Karl Pearson was born in London, England, the son of a successful trial lawyer. While attending University College, London, and then the universities of Heidelberg, Berlin, and Cambridge (where he received a law degree), he exhibited a phenomenal range of interests, moving from mathematics, physics, and philosophy to religion, history, and law to German folklore, socialism, and Darwinism! Much of this study had little to do with things for which Pearson is now remembered, but early in his life he was simply overwhelmed with all there is to know and noted that "not one subject in the universe is unworthy of study."
Pearson's interest in analytical statistics was kindled only in the late 1880s after he had become a professor of applied mathematics and mechanics at University College. (Later, he was named the first Galton professor of eugenics there.) His 1892 book, the Grammar of Science, illustrates his growing conviction that analytical statistics lies at the foundation of all knowledge. Going beyond Adolphe Quetelet (Biography 4.2), the "father of statistics," who believed that almost all phenomena can be described by the normal distribution (provided only that the number of cases examined is large enough), Pearson derived a system of generalized frequency curves that recognized the importance of asymmetrical distributions. (In that connection, he noted that true variability among individuals was a concept very different from chance variation among errors made while estimating a single value. He introduced the term standard deviation and the symbol s for the former and called the latter probable error.) Having established ways of fitting all kinds of curves to all kinds of observations, Pearson searched for a criterion that could measure the goodness of fit. Thus, in a famous paper published in 1900, he introduced chi square.
When Quetelet and his followers wanted to demonstrate the closeness of agreement between the frequencies in a distribution of observed data and the frequencies calculated on the assumption of a normal distribution, they merely printed the two series side by side, and that was that! Readers could look at these and reach their own conclusions. They had no measure of discrepancy between the observed and the expected. By introducing chi square, Pearson provided such a measure, and he worked out its distribution as well. As text Chapter 14 shows, chi square has turned out to be an enormously useful statistic, and it now occupies a major position in statistical theory.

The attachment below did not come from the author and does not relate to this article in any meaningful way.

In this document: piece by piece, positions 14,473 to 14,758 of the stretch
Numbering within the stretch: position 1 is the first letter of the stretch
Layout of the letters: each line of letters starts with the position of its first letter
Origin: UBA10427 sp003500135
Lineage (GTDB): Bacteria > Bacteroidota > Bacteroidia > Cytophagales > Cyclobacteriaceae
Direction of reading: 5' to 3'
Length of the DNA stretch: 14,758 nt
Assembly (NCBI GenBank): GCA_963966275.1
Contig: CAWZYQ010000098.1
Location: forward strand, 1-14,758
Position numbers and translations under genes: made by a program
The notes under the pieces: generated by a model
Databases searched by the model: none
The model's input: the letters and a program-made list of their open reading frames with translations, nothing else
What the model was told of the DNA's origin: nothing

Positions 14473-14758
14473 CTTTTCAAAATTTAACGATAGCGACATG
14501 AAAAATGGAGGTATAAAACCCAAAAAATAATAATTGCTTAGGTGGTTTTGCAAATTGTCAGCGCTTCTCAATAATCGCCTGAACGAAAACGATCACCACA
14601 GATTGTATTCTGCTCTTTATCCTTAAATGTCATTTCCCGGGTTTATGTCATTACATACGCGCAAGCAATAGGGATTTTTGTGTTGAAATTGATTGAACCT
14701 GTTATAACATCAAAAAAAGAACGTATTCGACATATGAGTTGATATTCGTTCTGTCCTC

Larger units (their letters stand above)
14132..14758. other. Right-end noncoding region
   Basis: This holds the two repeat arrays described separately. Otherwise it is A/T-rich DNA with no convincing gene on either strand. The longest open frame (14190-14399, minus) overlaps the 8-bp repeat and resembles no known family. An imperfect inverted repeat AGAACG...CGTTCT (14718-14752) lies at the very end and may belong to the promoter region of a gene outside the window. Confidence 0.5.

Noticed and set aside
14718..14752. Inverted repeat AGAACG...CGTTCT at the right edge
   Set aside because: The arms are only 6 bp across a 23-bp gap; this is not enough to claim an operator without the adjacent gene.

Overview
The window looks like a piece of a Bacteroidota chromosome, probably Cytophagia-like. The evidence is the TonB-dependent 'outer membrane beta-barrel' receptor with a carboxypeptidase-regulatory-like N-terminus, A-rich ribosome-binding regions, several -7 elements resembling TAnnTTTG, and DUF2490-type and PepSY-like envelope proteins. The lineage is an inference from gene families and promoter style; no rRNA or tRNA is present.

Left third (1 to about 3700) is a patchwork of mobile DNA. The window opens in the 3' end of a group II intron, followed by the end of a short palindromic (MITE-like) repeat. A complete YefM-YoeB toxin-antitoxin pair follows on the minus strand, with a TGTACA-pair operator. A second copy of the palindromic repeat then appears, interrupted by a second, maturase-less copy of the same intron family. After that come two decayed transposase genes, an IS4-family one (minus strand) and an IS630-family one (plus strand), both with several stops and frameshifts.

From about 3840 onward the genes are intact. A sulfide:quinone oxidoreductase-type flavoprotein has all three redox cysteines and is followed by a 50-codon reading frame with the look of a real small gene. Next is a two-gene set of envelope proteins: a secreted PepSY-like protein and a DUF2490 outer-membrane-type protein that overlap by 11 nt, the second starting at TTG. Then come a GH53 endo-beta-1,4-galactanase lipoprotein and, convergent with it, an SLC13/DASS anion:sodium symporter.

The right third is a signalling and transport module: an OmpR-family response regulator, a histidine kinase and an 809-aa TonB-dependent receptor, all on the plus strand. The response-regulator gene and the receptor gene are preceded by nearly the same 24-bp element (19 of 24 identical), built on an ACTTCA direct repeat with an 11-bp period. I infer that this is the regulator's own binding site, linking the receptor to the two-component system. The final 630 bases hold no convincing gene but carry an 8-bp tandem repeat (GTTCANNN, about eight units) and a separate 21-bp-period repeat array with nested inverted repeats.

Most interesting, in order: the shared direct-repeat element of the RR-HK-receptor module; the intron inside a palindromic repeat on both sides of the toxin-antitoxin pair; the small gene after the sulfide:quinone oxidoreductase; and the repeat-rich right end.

However, unbeknownst to Pearson, a German--Friedrich Helmert--had discovered a chi-square distribution in 1875, when studying the sampling distribution of the sample variance, while sampling from a normal population. Pearson discovered it in a different context--namely, that of a goodness-of-fit problem-- and he later extended its application to the analysis of frequencies in contingency tables. Pearson himself was unclear, however, on the proper number of degrees of freedom to use. He always used the number of classes minus 1. As was later shown by Ronald A. Fisher (Biography 13.1), a more accurate result is achieved when this number is reduced by 1 for each estimated parameter.
Pearson also is responsible for considerably further developing the idea of correlation introduced by Francis Galton (Biography 16.1). He generalized Galton's conclusions and methods, derived the formula now called "Pearson's product moment" (discussed in Chapter 16), derived a simple routine for the computation of regression equations, and much more.
Most important, perhaps, is the fact that Pearson aroused the scientific world from a state of total indifference to statistical studies and convinced thousands in all fields of the necessity to gather and analyze data. He showed statistics to be a general method that was applicable to all sciences. Undoubtedly, there was no science for which Pearson himself demonstrated this fact more conclusively than biology. In 1900, Pearson became the cofounder (with Galton and Weldon) of Biometrika, a journal devoted to the statistical study of biological problems. Pearson edited the journal until his death and made it into the world's leading medium for the discussion of statistical theory and practice. The first issue of the journal carried a picture of a statue of Charles Darwin with the words, "Ignoramus, in hoc signo laboremus" (We are ignorant; so let us work). These words pretty much sum up Pearson's own philosophy of life. In the pursuit of that vast universe of knowledge that so overwhelmed him in his youth, he published hundreds of articles, and he facilitated the work of other statisticians by creating (and publishing in Biometrika) the types of tables found in the Appendix of the text and the existence of which we all now take for granted.
In his relentless pursuit of the truth, with the help of newly developing statistical techniques, Pearson also became embroiled in many controversies, often bitter and prolonged. As a young man, Pearson was something of a crusader, battling for such causes as socialism, the emancipation of women, and the ethics of free thought. This spirit was still evident later in his life when, as head of the Eugenics Laboratory, he battled the medical profession on such issues as the causes of tuberculosis or the effect of alcoholism on future generations. (Using statistical analysis, Pearson showed tuberculosis more related to hereditary than environmental factors, which made the widespread use of sanatoria look foolish. He also showed that, contrary to common opinion, alcoholic parents were not producing mentally or physically deficient children.)
Sources: Dictionary of Scientific Biography, vol.10 (New York: Scribner's 1974). pp. 447-473; International Encyclopedia of Statistics, vol.2 (New York: Free Press, 1978), pp. 691-698.